'Ultimate sacrifice': Veterans honoured at P.E.I. Remembrance Day ceremony
People filled the sidewalks and streets around the cenotaph in Charlottetown for Saturday's annual Remembrance Day ceremony to honour veterans and military members.
Veterans paraded from Charlottetown's Royal Canadian Legion on Pownal Street, across Kent Street and south on Great George to the cenotaph.
The service was broadcast directly to a van and a bus where there were veterans in wheelchairs and those who were unable to march.
"Being a veteran myself, I can assure you that these veterans would much rather be able to stand out here on parade, shoulder to shoulder with their fellow veterans and those in uniform you see in front of you," said Dan Miller, a member of 201 Confederation Wing of the Royal Canadian Air Force Association who emceed the event.
Invitation to meet veterans at legion
With 32 currently active peacekeeping operations around the world, "the face of the veteran in recent decades is changing as each year a smaller number of veterans from the world wars remain among us," said Miller.
Miller invited people to the legion after the service to meet veterans, legion members and others in uniform.
"We understand that today it is important to recognize all the men and women who have given service in the name of their country and served with such commitment and selfless dedication for the benefit of others around the world," he said.
Members of The Royal Canadian Legion, HMCS Queen Charlotte, The Prince Edward Island Regiment, the Royal Canadian Mounted Police, the Charlottetown Police Service, #23 Royal Canadian Sea Cadet Corps, #148 Royal Canadian Army Cadet Corps, the Knights of Columbus, and the Prince Island Regimental Band were among those who attended the ceremony.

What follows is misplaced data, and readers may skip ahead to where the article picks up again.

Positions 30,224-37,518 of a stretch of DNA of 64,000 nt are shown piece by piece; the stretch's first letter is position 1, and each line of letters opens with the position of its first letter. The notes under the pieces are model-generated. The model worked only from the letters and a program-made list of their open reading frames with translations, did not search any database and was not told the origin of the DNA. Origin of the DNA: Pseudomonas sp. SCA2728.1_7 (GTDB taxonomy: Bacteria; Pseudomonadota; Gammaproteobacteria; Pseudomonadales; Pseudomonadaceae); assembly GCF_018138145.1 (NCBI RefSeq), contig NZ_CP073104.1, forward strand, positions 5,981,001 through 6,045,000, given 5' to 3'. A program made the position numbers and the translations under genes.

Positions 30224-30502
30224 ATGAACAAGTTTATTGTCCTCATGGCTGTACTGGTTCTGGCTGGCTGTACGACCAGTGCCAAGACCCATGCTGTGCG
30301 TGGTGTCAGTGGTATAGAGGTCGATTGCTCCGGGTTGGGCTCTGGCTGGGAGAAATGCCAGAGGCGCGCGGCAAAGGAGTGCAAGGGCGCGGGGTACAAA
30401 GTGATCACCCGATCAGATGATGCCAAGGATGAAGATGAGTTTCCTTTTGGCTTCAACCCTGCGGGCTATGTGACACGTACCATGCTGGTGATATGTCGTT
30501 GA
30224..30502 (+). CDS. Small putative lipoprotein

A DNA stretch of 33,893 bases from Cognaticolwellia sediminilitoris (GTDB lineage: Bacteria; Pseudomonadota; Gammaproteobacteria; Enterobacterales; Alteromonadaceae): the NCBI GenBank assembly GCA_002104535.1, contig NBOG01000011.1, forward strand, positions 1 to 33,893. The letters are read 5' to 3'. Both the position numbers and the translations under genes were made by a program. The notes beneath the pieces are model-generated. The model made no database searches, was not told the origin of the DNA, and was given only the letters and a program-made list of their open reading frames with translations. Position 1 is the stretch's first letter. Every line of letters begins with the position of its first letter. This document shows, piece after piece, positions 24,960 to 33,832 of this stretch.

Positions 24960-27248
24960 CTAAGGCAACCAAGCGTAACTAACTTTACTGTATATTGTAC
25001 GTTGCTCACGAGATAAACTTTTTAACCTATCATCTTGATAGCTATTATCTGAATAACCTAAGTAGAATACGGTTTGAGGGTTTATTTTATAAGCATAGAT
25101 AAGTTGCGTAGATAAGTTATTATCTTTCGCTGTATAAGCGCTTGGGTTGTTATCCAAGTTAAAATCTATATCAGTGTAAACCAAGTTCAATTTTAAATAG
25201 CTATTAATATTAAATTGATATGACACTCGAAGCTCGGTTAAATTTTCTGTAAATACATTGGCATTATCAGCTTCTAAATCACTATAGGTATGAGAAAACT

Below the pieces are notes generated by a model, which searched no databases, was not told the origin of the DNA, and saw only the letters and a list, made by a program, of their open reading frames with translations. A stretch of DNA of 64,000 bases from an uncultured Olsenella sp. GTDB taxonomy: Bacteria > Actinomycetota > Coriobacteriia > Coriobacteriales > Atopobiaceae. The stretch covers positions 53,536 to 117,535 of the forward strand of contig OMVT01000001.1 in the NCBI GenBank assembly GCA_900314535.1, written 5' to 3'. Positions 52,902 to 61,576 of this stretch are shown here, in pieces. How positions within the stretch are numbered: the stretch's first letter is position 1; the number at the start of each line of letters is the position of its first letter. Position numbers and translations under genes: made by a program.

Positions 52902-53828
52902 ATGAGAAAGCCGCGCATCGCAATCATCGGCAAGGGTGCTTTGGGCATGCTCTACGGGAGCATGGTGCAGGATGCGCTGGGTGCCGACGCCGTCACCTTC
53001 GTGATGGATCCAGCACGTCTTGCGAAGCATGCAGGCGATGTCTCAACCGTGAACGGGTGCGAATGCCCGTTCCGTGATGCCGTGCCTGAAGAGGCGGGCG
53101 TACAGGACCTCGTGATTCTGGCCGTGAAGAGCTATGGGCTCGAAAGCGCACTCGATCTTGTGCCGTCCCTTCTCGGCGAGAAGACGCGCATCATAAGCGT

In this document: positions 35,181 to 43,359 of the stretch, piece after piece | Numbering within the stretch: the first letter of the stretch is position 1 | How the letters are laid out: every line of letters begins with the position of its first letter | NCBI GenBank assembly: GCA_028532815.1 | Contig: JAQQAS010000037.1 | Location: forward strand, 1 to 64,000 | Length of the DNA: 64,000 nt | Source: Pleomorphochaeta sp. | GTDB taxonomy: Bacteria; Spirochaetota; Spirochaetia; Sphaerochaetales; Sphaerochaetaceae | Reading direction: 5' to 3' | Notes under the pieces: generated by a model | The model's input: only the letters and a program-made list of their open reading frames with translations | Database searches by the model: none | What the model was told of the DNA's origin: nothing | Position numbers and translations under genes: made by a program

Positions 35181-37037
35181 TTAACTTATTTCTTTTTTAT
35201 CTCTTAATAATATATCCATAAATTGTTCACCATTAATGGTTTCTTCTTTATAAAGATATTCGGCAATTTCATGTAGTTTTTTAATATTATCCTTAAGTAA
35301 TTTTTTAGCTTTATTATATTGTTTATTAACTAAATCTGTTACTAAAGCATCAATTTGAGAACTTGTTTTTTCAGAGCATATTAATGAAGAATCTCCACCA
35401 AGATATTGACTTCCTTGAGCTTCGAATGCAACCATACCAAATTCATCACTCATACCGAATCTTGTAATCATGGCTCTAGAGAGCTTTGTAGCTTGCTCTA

Honouring those killed
Lieutenant-Governor Antoinette Perry laid the the first wreath, followed by many others.
Tannie Arseneault laid the Memorial Cross Wreath in memory of her husband WO Keith Arsenault who was killed in an airplane crash during training exercises in Alaska in 1989. Arsenault was a physician's assistant who served in the Canadian Forces Medical Services Branch and was stationed at CFB Petawawa.
Major Tom Hamilton, Padre for the 5th Canadian Division Atlantic Canada described what Canadian soldiers have gone through in past conflicts.
"They made the ultimate sacrifice," said Hamilton.
"Let us remember the thousands of military members who have served our country. Let us remember those who paid the ultimate sacrifice. And let us remember those who never returned to Canada and those who did suffering the physical and mental scars of war. Let us remember them. Lest we forget," he said.
Following the service, people were invited to the annual Remembrance Day open house at the Daniel J. MacDonald building by the Department of Veterans Affairs.
This year also marks the 100th anniversary of the Battle of Vimy Ridge and the Battle of Passchendaele.
The military museum at the Queen Charlotte Armoury was open to the public until 4 p.m. as well. The service concluded with the royal anthem.
The ceremony was livestreamed on the CBC P.E.I. Facebook page.
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